Dirty Cops, Dirty Games

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"His report writing is not correct," detective Carl Lowe later explained to a grand jury. "It's meant to hide...we have no way of contacting these people because all we got is just a found property [report], City of Dallas [listed] as the complainant. We don't know who lost the gun because we have no way of tracing it...My assumption is he's probably taking some of these guns off people and then letting them go, and then using the money that he's confiscating [at the same time] and putting it in his pocket."

Narcotics noticed something else they thought strange. Not only would Roper fail to indicate in many arrest reports that he had seized cash, but he would wait several hours, sometimes even a day, before filing a separate found property report. The narcs thought they understood what was up; as one put it, Roper was "waiting to see if anyone raised a stink about the money" before deciding how much, or even whether, to pocket the cash. They spotted the Alvarado arrest when it came in and immediately noticed that nearly 24 hours elapsed between the time of the arrest and Roper's "found property" report claiming he recovered just $57,000. The narcs called public integrity, which quickly found Frank and Rosalinda Alvarado, who said Roper had skimmed $49,000.

The more public integrity dug, the more disturbing similarities became apparent. A number of witnesses claimed Roper exhibited "crazy" behavior. Four witnesses swore that, during a shakedown in January 1998, Roper put a gun to a man's head and played Russian roulette after the man refused to give Roper his name. (The witnesses also swore that this happened in front of three other officers, who laughed at Roper's antics.) Another man, Michael Hayes, swore that less than 24 hours later, as Roper was relieving him of $830, Roper pulled out a gun and "began talking crazy, putting the gun to his [Roper's] head and saying didn't I wish there was bullets in it?"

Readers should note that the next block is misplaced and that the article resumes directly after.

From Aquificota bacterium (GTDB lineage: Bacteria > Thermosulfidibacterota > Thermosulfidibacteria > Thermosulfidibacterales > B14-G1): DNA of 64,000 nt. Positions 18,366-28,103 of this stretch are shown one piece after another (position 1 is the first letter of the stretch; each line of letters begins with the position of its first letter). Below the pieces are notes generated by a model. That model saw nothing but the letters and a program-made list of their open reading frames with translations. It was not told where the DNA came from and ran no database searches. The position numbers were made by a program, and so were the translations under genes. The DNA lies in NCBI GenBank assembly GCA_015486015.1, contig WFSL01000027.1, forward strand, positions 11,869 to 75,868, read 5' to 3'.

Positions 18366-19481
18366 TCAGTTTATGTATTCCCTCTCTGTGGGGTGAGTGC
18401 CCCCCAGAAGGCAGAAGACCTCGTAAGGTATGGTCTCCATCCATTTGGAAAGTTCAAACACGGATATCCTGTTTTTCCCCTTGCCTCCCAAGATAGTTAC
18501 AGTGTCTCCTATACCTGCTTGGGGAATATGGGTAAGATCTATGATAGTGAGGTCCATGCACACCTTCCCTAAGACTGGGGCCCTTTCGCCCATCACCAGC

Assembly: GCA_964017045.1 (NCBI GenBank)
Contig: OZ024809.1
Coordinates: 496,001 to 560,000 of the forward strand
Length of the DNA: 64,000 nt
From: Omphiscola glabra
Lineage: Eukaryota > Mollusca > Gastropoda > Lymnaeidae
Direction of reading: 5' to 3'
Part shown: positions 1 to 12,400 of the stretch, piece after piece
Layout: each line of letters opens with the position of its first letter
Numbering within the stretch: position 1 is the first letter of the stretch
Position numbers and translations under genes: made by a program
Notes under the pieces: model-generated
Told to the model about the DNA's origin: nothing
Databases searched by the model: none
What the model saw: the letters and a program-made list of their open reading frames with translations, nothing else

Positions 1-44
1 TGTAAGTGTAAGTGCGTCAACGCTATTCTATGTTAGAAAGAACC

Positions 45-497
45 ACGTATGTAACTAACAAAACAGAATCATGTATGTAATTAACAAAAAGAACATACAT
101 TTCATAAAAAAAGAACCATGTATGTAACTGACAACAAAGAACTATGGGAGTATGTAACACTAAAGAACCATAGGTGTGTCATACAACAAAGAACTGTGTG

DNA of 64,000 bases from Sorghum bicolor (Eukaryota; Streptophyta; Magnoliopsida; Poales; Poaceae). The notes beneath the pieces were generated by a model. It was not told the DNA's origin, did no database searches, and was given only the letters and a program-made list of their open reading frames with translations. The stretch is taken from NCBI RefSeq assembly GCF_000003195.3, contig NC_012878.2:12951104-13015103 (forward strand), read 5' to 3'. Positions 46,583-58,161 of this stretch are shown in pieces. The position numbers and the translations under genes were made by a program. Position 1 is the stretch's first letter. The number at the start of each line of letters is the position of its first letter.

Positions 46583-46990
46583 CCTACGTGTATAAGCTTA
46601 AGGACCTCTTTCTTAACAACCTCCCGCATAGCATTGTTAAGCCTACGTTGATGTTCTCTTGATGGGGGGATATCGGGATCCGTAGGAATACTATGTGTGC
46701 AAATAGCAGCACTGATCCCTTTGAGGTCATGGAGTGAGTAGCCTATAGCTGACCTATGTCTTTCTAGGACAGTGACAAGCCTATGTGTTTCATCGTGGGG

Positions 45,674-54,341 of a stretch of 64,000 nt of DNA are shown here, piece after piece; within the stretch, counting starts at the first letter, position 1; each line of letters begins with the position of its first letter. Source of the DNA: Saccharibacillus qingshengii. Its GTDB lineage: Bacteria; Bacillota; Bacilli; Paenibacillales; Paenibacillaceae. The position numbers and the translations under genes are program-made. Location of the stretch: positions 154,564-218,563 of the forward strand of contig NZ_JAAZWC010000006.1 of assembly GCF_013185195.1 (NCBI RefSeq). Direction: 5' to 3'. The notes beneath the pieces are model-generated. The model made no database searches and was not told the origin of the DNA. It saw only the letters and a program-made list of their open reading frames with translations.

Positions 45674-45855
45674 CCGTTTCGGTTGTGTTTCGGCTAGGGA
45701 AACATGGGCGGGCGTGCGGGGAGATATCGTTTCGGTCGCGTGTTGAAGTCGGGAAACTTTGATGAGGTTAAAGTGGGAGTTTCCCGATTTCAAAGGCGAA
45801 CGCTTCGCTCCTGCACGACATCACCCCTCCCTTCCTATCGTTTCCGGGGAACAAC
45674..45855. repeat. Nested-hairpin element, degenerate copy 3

Roper seems to have pursued cash with similar recklessness. On at least four occasions in the summer of 1998, Roper turned up in the middle of the night banging on the door of an elderly Hispanic man, Apolinar Rodriguez, who had drug-dealing relatives: Sandra Rodriguez, his daughter, and Homar Jaime Gracia Jr., his grandson. "He handed my Dad, who doesn't speak or read English, a piece of paper saying if he signed, [Roper] wouldn't take him to jail," recalls Apolinar's daughter, who witnessed several of the incidents. "Then he used it to search the house." Once inside, the family says, Roper would rifle the premises, looking for cash on the theory Homar might be hiding loot at his granddad's.

A family member called Homar Gracia, who in turn called his lawyer, Frank Perez, and asked him what to do.

"I get a page in the middle of the night from Frank Perez," recalls a narcotics detective. "Mind you, Roper's doing this shit in the middle of an ongoing public integrity investigation, and Roper knows he's under investigation.

"Perez says, 'Roper is holding Homar's grandfather hostage, what do I do?' I said, 'Whatever you do, don't go over there.' So I page [public integrity detective] Diane McLeod, and she pages Roper's sergeant or something. Anyway, the thing gets resolved."

Despite such antics, PI still didn't think they had enough to make a move on Roper. Cases against cops are among the most difficult to win, and there were problems. A few witnesses didn't want to get involved in a case against cops. Because of medical problems, a few witnesses, such as Frank and Rosalinda Alvarado, could not take polygraphs. A few witnesses, like Joshua Jordan, had flunked theirs. And while there were a good number of witnesses who had passed, PI had no evidence of either Roper or Maples living beyond his means. Unfortunately for the detectives, Maples was a saver, not a spender; his bank and credit card records suggested he was the sort who liked to pinch a nickel. And if Quentis Roper was spending money, he was operating strictly on a cash basis. Since their attempted stings had gone south, PI had no marked bills they could trace, no videotape--just the testimony of drug dealers, illegal aliens, and junkies. While the detectives thought these statements trustworthy, who knew what a jury would think?

PI wasn't ready to give up; they called the FBI and asked for help setting up yet another sting. But in retrospect, it seems highly unlikely that either Roper or Maples would have been arrested had Danny Maples not fallen in love.

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Christine Biederman